In this study, the reason underlying the frequent appearance of radiolucent lines in DeLee and Charnley Zone 3 was analyzed using an FE model, focusing on micromotion during single leg standing. The micromotion at the point corresponding to DeLee and Charnley Zone 3 was significantly larger than that corresponding to Zone 2. Furthermore, the comparison of cases in which radiolucent lines did and did not appear indicated that micromotion was large in cases in which radiolucent lines appeared at the points corresponding to DeLee and Charnley Zone 3. These results suggest that the frequent appearance of radiolucent lines in DeLee and Charnley Zone 3 could be due to micromotion. Furthermore, SQRUM TT has a low modulus of elasticity in the porous region and close to the cancellous bone, which is designed to cause physiological load transmission and avoid stress shielding [21]. The result of the FE analysis focusing on the elastic modulus of the porous region suggested that the low elastic modulus may contribute to the generation of micromotion.

Porous factors, which determine the performance of a cementless acetabular component, are important and include porous design, surface processing, and metal species. A successful 3D porous structure requires not only the porosity and friction coefficient, but also the elastic modulus, which predicts micromotion. To date, surface treatments such as hydroxyapatite-coated and alkaline heat treatment have been applied to the porous area, and several authors have reported good clinical results [38,39,40,41]. As a material, a highly porous tantalum cup has been described to have good clinical results [7,8,9]. To achieve long-term results, further improvements in cementless cups are required, such as a combination of these elements.

When performing pressure load tests using cadaver bones, it is difficult to accurately evaluate the stress on the contact surface from the acetabular component implanted and the micromotion at the time of loading. Therefore, the FE analysis method presented here will aid the study of micromotion of the acetabular component, particularly focusing on the elastic modulus of the porous region.

The limitations of this study include the lack of implant survival rate evaluation over a long period as part of the clinical evaluation, limited number of FE analysis cases, and lack of implant size analysis. There was a significant difference in the cup inclination angle from immediately after surgery to the final observation, but the difference was minimal, and it is possible that postoperative changes in pelvic tilt had an effect. In addition, the analysis was performed only under the one-leg standing condition. In future studies, analysis under conditions such as walking and moving up and down stairs will provide more detailed results that reproduce more realistic phenomena.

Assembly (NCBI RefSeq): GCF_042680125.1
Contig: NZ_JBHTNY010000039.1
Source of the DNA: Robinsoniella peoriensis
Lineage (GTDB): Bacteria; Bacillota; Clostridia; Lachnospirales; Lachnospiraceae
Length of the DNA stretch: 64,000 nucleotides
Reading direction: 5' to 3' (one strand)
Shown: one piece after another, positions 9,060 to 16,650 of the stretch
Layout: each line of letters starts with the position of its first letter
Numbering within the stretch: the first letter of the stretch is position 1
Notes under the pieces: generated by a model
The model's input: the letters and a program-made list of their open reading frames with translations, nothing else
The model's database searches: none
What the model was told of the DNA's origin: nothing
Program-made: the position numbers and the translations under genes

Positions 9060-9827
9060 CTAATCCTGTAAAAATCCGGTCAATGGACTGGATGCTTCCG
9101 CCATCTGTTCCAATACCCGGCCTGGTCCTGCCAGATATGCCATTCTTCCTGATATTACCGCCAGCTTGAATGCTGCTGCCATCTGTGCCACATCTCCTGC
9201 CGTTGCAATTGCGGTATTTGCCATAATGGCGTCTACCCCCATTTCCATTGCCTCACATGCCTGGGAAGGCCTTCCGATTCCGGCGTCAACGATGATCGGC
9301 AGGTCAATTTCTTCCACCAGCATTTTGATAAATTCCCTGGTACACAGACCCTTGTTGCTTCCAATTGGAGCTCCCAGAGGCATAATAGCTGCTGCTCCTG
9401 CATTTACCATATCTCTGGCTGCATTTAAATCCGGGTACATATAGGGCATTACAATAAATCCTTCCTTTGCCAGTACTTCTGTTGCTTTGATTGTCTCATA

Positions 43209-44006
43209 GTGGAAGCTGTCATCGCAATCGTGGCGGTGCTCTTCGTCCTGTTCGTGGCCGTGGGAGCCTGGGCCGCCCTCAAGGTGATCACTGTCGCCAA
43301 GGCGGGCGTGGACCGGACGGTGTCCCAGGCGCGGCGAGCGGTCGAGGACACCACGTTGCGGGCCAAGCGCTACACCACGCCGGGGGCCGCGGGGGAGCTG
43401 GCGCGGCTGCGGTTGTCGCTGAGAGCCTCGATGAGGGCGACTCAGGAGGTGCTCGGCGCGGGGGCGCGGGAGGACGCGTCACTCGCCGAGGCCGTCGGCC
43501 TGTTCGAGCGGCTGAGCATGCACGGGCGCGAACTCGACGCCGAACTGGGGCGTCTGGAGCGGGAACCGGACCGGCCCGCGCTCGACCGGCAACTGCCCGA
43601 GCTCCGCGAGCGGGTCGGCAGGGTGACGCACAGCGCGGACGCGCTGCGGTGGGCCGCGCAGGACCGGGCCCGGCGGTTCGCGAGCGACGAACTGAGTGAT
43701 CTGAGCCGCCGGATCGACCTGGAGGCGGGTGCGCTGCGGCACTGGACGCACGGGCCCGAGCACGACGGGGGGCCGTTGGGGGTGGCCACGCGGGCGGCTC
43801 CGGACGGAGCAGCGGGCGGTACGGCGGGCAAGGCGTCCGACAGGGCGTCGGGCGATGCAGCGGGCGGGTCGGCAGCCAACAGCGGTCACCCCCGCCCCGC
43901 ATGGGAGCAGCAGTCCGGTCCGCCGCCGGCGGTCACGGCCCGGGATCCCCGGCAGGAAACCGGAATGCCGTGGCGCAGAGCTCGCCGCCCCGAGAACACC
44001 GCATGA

The mid-term clinical outcome of THA using a 3D porous titanium cup was excellent. An examination of micromotion by FE analysis showed that the emergence of radiolucent lines was predictable. Future improvements in implants with this research method can lead to longer-term clinical results.

Availability of data and materials

The datasets used and/or analyzed during the current study are available from the corresponding author on reasonable request.



Total hip arthroplasty




Finite element


Japanese Orthopaedic Association


Computed tomography


Region of interest


Intraclass correlation coefficients


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Authors and Affiliations



T.M. proposed the research project, designed the experiments, corrected data and wrote the manuscript. T.M. and H.A. performed the operations. S.K., K.M., and H.A. provided instructions for data analysis and drafting the manuscript. All authors read and approved the final manuscript.

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Correspondence to Haruhiko Akiyama.

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All procedures performed were in accordance with the 1964 Helsinki Declaration. Ethical approval was obtained (29–371) from the Ethics Commission of the Gifu University Graduate School of Medicine. Informed consent was obtained using an opt-out method posted in an outpatient setting.

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Miyagawa, T., Matsumoto, K., Komura, S. et al. Total hip arthroplasty using a three-dimensional porous titanium acetabular cup: an examination of micromotion using subject-specific finite element analysis. BMC Musculoskelet Disord 22, 308 (2021).